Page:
MANAGING MONEY : Divorced Spouse Has Right to Share in Ex-Mate’s Social Security Benefits

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QUESTION: Although I am divorced, I was married for more than 20 years and am therefore entitled to draw Social Security benefits based on my ex-husband’s earnings. However, if he dies before he applies for Social Security, am I still entitled to apply for my share of his benefits?--M. W.

ANSWER: Yes, even if your ex-husband dies before applying for Social Security, you are entitled to receive benefits as a “divorced spouse.” To qualify as a divorced spouse, a person must have been married at least 10 years.

Interestingly, the Social Security Administration will award full divorced spouse benefits to every former spouse of a person--so long as they were married at least 10 years--regardless of the number of times the deceased was married. The benefits are not shared or reduced because a person leaves more than one ex-spouse.


The actual benefits paid to divorced spouses are determined according to a complicated formula that takes into account the age of the divorced spouse, whether the deceased had drawn any benefits and whether any minor children are entitled to benefits. In addition, a divorced spouse is entitled to receive either his or her own benefits or the deceased person’s benefits--whichever are higher.

Q: Last week you talked about parents helping their adult son buy a house. You said the parents could deduct their pro rata share of the interest and property taxes from their income because their share of the child’s house qualifies as their second residence. But what about their son? Will he be able to treat his half of the house as a primary residence and deduct his half of the interest and property taxes? Will he be able to roll over any gain he receives from the sale of his previous home, to which he has 100% title, to a home in which he has a 50% title?--M. R. V.

A: Let’s answer this in two separate parts. First of all, Gary Kuwahara, a Torrance certified public accountant who handled the initial question, says the son is entitled to deduct his pro rata share of the mortgage interest and property tax payments on his income taxes. The percentage of the payments deducted must equal the ownership share in the residence.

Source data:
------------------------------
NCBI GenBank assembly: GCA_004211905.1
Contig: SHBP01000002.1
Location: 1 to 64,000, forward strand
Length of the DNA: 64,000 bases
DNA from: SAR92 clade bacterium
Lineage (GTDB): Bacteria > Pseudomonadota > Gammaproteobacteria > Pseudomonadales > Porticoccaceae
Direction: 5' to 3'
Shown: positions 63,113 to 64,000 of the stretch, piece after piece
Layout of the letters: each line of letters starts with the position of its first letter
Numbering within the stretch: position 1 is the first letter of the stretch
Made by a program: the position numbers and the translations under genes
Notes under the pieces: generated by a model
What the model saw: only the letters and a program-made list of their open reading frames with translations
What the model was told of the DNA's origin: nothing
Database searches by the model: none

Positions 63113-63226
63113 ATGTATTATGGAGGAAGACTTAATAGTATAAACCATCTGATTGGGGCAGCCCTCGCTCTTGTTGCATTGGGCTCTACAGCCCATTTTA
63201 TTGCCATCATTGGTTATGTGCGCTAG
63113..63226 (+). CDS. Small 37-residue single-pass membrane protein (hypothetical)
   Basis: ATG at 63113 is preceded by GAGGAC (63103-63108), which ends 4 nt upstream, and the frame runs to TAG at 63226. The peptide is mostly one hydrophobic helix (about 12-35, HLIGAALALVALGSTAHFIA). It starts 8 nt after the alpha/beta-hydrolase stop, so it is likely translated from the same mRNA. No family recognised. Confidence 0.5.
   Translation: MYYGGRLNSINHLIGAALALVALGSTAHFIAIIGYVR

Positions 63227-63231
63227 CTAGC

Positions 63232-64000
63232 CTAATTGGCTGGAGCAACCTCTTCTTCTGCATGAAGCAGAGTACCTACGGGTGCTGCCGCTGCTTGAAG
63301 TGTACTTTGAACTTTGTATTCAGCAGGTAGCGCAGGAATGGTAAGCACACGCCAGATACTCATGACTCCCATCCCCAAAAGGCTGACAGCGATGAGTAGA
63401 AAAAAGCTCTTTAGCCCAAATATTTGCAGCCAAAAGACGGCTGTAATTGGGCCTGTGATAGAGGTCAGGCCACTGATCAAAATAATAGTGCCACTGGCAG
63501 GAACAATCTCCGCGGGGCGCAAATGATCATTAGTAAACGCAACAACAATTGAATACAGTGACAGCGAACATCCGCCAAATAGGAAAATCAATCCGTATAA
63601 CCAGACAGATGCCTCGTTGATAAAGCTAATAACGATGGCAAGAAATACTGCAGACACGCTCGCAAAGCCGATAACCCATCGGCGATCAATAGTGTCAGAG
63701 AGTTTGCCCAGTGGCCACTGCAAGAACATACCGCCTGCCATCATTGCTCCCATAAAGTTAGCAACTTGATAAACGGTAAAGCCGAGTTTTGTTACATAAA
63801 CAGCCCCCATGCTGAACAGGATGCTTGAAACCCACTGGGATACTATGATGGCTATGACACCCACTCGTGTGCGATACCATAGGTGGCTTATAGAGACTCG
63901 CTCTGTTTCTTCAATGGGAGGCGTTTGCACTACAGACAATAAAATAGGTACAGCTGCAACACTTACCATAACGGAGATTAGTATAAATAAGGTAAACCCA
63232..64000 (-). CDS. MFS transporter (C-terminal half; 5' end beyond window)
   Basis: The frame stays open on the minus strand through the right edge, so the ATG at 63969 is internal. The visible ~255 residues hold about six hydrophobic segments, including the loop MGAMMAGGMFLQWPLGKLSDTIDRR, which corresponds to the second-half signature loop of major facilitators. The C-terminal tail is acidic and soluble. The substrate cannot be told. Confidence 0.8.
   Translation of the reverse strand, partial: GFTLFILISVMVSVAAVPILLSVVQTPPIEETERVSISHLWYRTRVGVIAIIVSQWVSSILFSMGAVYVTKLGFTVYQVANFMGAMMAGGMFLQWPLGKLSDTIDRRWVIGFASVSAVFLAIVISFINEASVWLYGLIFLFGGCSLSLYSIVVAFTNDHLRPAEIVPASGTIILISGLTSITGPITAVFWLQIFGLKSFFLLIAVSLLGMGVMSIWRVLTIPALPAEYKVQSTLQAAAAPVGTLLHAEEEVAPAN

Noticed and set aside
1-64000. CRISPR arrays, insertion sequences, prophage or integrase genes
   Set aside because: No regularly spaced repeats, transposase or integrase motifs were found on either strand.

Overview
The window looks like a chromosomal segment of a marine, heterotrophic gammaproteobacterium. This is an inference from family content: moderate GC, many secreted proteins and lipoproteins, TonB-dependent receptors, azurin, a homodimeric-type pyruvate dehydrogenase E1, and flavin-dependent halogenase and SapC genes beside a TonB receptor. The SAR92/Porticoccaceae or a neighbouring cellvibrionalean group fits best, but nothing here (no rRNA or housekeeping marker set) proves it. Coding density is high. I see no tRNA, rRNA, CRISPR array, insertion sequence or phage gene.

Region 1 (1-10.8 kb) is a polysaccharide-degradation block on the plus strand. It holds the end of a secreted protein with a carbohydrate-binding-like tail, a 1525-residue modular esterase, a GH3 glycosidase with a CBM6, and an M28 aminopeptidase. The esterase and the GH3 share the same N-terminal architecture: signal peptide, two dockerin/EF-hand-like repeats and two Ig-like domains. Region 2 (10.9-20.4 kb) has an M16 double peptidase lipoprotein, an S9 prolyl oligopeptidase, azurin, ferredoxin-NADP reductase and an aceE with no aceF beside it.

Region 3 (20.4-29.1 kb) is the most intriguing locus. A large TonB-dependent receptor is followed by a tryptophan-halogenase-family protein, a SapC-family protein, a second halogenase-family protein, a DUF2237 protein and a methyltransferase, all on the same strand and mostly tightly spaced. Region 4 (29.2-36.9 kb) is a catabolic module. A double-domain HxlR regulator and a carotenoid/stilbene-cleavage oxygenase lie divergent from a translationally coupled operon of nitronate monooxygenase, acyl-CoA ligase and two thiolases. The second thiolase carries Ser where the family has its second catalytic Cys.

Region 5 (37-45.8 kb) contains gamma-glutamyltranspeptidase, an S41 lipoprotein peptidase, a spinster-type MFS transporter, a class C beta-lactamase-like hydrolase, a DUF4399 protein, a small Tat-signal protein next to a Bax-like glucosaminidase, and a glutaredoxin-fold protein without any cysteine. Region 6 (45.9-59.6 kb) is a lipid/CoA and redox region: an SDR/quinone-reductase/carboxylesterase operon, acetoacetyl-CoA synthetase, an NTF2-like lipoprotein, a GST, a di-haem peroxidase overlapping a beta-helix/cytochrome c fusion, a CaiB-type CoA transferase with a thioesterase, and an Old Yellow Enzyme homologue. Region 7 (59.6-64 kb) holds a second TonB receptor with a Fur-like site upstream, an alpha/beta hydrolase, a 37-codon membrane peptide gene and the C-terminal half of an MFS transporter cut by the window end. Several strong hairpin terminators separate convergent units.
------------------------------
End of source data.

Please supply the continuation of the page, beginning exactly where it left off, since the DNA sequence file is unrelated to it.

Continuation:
It’s a trickier matter to roll over profits from a home that a person owns entirely to one in which there is only partial ownership.

Let’s assume that the son and his parents are sharing equally in the purchase of a new home and that the son will be applying profits gained from the sale of another home in which he held 100% ownership. According to Kuwahara, in order for the son to avoid a tax liability on the profits from the sale of the first house, the value of his 50% share of the new house must at least equal the full sales price he received. In other words, the purchase price of his new home must be at least twice what he received for his first house to avoid a tax liability on the profits.

Q: I understand that if you work for a company with a retirement plan, you are probably ineligible to receive the full tax deduction for contributing to an individual retirement account. However, I am now working full time for a small company that has no retirement plan. But they do have what they call a profit-sharing plan. Two separate accountants have given me conflicting answers as to whether this plan disqualifies me from an IRA investment deduction. The Internal Revenue Service also gave conflicting answers. Can you help?--E. C. H.

A: We’ll try to sort this out, but you may still want to consult an accountant or attorney specializing in retirement plans. We checked with Ellen Marshall, an IRA specialist in the Costa Mesa office of the law firm of Morrison & Foerster, who said that whether or not you can take an IRA deduction depends on the nature of the profit-sharing plan established by your employer.


According to Marshall, some profit-sharing plans are actually a form of retirement plan that merely goes by the name of profit sharing. Others--typically those plans paying bonuses tied directly to the company’s performance--are genuine profit-sharing operations. Marshall said the basic distinction is whether the profit-sharing plan meets the qualifications of a “qualified retirement plan” established in Section 401(k) of the Internal Revenue Code. If your profit-sharing plan meets these criteria, chances are very strong that the plan is a qualified retirement plan and that you are not allowed to take the full tax deduction for an IRA contribution.

Just another note. Even if your profit-sharing plan is judged to be a qualified retirement plan, you may still be able to take full advantage of the IRA deduction. Single taxpayers with adjusted gross income up to $25,000--or $40,000 if married and filing a joint return--can deduct the full amount of their IRA contribution even if they are covered by a qualified retirement plan.